Now the scale on which nature works is so vast-the numbers of individuals and the periods of time with which she deals approach so near to infinity, than any cause, however slight, and however liable to be veiled and counteracted by accidental circumstances, must in the end produce its full legitimate results.
These occur spontaneously, or are triggered by environmental radiation or mutagenic chemicals.
The possibility of procuring food during the least favourable seasons, and of escaping the attacks of their most dangerous enemies, are the primary conditions which determine the existence both of individuals and of entire species.
TiE present volume consists of essays which I have contributed to various periodicals, or read before scientific societies during the last fifteen years, with others now printed for the first time.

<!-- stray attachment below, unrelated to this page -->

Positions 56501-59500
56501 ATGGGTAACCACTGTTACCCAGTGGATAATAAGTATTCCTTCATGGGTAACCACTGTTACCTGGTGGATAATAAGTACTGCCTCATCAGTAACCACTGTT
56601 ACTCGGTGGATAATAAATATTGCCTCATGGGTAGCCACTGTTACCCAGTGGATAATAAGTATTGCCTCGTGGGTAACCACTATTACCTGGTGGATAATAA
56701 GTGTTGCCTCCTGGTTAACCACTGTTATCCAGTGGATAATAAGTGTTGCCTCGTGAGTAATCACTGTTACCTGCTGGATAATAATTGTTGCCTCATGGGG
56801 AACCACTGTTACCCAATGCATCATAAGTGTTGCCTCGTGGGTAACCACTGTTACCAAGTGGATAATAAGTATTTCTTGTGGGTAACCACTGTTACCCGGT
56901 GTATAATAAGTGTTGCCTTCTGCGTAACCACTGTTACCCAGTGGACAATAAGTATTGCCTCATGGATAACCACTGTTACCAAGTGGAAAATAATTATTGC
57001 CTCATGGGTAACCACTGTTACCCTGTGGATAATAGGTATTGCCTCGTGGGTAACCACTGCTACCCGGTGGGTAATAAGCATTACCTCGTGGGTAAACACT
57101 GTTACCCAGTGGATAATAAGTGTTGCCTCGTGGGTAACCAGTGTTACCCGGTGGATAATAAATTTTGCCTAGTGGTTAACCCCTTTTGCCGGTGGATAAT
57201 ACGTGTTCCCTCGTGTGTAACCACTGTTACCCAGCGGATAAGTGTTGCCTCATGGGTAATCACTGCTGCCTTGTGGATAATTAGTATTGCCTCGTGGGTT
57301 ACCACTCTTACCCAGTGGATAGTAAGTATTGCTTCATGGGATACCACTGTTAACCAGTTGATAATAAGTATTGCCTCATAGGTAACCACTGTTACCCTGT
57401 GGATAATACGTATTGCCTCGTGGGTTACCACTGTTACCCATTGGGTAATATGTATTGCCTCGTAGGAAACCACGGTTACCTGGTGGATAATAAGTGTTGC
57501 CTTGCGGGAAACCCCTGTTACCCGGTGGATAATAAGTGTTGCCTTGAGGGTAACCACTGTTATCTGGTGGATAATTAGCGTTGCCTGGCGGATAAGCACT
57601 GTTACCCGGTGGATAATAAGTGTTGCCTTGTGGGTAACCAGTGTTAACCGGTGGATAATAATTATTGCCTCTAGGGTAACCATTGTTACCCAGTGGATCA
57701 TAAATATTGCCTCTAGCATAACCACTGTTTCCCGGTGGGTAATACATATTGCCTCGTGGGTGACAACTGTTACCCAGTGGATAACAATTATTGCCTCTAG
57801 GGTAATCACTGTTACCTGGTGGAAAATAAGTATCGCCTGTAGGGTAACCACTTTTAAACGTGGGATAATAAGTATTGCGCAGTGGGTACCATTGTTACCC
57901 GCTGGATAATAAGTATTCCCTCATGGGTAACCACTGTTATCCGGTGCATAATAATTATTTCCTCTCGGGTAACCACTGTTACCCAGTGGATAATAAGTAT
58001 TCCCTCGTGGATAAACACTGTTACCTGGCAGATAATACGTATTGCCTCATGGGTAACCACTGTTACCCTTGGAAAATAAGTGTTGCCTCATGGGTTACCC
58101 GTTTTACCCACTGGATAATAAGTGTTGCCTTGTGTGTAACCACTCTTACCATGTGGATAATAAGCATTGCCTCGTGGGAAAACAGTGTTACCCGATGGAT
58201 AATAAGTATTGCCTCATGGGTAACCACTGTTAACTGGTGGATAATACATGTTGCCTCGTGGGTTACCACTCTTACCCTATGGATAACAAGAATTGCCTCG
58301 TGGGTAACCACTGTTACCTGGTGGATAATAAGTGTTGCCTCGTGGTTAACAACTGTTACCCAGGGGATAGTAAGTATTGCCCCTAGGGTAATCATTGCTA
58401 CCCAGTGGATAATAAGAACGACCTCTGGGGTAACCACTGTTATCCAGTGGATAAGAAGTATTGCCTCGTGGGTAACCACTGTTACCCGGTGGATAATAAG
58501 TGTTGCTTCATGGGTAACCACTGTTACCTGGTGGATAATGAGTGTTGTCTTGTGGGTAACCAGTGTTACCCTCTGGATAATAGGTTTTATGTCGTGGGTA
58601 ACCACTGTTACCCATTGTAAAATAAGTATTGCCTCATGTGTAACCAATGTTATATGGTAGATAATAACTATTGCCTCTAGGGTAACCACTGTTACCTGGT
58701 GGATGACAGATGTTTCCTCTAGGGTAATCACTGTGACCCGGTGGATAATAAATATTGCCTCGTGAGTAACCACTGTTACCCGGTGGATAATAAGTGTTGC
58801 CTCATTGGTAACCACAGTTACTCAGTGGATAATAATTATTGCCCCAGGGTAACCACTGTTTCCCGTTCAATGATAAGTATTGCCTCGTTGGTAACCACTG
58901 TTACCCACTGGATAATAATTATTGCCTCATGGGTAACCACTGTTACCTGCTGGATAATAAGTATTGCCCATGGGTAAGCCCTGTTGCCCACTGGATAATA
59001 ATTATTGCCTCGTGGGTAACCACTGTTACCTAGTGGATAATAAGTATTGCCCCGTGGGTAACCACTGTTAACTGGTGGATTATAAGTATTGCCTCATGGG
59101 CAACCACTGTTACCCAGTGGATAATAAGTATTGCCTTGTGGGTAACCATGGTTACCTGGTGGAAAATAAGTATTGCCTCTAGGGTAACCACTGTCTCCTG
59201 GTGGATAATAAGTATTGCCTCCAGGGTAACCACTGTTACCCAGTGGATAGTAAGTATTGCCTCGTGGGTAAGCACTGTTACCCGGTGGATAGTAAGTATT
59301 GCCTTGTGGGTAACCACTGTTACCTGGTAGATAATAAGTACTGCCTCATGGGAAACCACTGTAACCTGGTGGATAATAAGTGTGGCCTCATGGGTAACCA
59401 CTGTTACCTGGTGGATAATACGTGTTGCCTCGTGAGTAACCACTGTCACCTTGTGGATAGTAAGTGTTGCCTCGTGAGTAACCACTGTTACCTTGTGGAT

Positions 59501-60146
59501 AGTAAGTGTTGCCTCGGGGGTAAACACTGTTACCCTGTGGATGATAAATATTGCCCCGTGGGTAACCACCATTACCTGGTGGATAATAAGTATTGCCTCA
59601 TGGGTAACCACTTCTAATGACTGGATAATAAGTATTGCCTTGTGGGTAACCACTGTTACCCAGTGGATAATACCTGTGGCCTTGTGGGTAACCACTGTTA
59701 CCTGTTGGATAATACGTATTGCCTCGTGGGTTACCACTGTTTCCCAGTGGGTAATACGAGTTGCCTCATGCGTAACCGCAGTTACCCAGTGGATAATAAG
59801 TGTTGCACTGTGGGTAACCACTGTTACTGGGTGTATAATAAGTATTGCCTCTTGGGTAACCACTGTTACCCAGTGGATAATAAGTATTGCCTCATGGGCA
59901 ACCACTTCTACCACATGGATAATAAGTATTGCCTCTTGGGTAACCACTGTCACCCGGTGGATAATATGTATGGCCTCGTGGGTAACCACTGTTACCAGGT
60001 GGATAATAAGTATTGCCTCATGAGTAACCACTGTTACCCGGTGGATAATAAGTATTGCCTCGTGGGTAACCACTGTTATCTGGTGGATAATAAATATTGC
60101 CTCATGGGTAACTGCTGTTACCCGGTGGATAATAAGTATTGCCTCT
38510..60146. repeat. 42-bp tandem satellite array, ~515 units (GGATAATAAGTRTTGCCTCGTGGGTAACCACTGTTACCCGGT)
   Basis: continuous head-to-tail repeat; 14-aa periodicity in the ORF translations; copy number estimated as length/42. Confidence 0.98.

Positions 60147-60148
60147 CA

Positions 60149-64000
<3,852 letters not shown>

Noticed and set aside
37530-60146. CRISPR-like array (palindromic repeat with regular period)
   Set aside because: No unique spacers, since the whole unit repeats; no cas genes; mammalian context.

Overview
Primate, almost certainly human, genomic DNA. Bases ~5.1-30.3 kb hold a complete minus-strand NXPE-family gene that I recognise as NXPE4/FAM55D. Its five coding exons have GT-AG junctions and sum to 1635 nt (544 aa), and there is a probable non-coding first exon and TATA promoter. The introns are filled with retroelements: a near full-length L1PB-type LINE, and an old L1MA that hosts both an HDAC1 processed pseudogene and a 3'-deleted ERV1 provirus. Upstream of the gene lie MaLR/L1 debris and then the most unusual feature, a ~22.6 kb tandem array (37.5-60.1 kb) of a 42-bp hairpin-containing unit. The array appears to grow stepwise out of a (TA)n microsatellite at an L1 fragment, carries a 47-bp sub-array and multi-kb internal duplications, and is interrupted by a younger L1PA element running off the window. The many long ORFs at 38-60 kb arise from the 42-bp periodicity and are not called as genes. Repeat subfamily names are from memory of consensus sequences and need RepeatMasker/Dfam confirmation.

First published in the " Intellectual Observer," July, Inthey were briefly joined by another young explorer, botanist Richard Sprucealong with Wallace's younger brother Herbert.
This is strikingly proved by the case of particular species; for we find that their abundance in individuals bears no relation whatever to their fertility in producing offspring. Between these extremes the species will present various degrees of capacity for er;uring the means of preserving life; and it is thus we account for the abundance or rarity of species.
None of the explanations attempted from the time of Linnaeus are now considered at all satisfactory; none of them have given a cause sufficient to account for the facts known at the time, or comprehensive enough to include all the new facts which have since been, and are daily being added. On the average all above one become food for hawks and kites, wild cats or weasels, or perish of cold and hunger as winter comes on.